Goldman Sachs plays into the hands of the regulation mob
The recent travails of Goldman Sachs certainly inspire more schadenfreude than sympathy at first glance, but the effect over the weeks since the news first broke has been to strengthen the hand of those who wish to regulate financial services out of existence. The temptation for all national regulators is to take the approach of putting in excessive amounts of rules in the belief that they can make it impossible for fraud to happen. Invariably this will fail, proving once again the agility of man to circumvent rules when it is in their own interest.
However, for the majority of companies who comply with the regulations, their business opportunities are stifled by these regulations and it will put enormous extra cost into the business, cost that ultimately has to be born by the consumer.
If governments and international bodies could resist the temptation to legislate utopia, they would see that current regulation is usually sufficient to ensure the free operation of the market. What is required is better enforcement so that the price of fraud is raised to outweigh the benefits. This is a cheaper and better approach, which also avoids inhibiting those who are ethical in their business.
But it is too much to hope that the political set will aim for an approach that achieves results, rather than go for one which attracts publicity. Just as it’s too much to hope for that they will focus on the businesses which caused the problem rather than applying new regulations across the entire financial services sector and hitting the innocent insurance industry at the same time.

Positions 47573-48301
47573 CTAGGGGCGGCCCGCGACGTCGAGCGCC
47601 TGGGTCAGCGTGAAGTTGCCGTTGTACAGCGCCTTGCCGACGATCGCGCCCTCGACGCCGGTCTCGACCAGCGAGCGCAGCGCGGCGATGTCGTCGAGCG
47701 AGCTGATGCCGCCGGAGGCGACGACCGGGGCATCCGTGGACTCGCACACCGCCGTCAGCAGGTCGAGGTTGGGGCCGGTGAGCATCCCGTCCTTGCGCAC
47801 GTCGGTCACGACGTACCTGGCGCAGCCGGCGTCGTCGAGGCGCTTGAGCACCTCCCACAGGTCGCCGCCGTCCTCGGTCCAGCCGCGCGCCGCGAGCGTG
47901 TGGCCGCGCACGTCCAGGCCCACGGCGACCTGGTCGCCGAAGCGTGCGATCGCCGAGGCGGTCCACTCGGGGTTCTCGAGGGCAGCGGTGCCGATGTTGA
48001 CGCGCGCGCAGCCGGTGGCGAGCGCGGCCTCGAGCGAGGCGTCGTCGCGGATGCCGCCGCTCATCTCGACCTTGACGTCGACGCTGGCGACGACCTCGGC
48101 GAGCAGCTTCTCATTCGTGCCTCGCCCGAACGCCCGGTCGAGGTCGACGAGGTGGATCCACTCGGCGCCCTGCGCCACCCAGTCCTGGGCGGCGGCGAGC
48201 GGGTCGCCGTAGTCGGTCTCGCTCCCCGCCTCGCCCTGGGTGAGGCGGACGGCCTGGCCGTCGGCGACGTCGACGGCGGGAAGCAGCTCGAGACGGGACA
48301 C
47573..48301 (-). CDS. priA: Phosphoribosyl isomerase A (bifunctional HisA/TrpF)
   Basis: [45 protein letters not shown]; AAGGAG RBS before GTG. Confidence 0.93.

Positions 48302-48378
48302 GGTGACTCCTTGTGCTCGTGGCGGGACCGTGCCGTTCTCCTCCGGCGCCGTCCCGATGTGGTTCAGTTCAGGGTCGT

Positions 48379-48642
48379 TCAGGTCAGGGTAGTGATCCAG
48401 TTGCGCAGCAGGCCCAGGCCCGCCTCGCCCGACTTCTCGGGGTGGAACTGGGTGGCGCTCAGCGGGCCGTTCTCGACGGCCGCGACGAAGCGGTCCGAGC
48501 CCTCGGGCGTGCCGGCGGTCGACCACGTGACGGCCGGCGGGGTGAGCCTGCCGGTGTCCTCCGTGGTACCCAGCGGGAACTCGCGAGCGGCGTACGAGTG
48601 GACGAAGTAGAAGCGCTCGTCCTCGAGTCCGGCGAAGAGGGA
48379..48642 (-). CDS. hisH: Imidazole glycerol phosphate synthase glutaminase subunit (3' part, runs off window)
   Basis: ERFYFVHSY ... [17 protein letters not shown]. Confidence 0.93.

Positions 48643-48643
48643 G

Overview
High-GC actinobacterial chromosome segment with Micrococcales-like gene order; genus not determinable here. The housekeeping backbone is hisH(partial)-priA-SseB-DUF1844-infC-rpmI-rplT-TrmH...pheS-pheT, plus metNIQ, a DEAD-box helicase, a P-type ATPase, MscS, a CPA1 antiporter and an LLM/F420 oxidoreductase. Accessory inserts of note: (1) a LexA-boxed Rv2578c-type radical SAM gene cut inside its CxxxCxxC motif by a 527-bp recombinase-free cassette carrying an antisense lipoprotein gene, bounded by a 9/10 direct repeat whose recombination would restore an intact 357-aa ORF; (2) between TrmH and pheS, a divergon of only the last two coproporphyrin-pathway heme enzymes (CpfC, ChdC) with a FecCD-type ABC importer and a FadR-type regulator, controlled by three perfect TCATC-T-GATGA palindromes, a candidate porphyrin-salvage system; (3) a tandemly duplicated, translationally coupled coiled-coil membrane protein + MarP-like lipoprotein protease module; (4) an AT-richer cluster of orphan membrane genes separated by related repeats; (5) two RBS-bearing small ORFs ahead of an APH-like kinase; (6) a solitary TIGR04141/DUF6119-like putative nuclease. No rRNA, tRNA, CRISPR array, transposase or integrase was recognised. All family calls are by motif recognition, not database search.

IMF tax – blunt instrument
A good example of this scattergun approach is the IMF’s recent suggestion to the G20 that two new taxes be applied to the banks, insurance companies and fund managers. These taxes, a Financial Stability Contribution and a Financial Activities Tax, (is the acronym FAT a subliminal reference to fat cats?), are to be applied to ensure that there is a fund built up to cover defaults in the future.
It begs the question; why are the insurers being picked on? Given that the current world problems were caused by the banking sector why does the IMF feel the need to make the insurers pay? Among insurers, only AIG got into trouble and it is a large conglomerate whose problems stemmed from its banking side. It seems even the IMF is falling prey to the politicians’ syllogism; “We must do something; this is something, therefore we must do this.”
Meanwhile, they are proposing to penalise the prudent alongside the reckless and once again the consumer will be the only loser.
HMRC extends inheritance tax remit in the UK
In a surprise victory, the courts have given judgement to allow HMRC to subject pension funds to inheritance tax in cases where the savers have delayed drawing down their benefits. Up to now, HMRC have restricted their examinations to situations involving terminal illness.
It appears that the Revenue have decided to ignore actual income needs and to assume that a deferral is an attempt to avoid IHT. In a world where people need to work longer, and have good reasons for deferring drawing down their benefits in order to make them last longer, this is a counterintuitive move.
It will work against the current policy of encouraging people to take out pensions as it looks like they will be penalised if they don’t draw down their benefits at a date arbitrarily chosen many years earlier when they purchased the pension. There really is a need for joined up thinking between HMRC and the Department of Work and Pensions.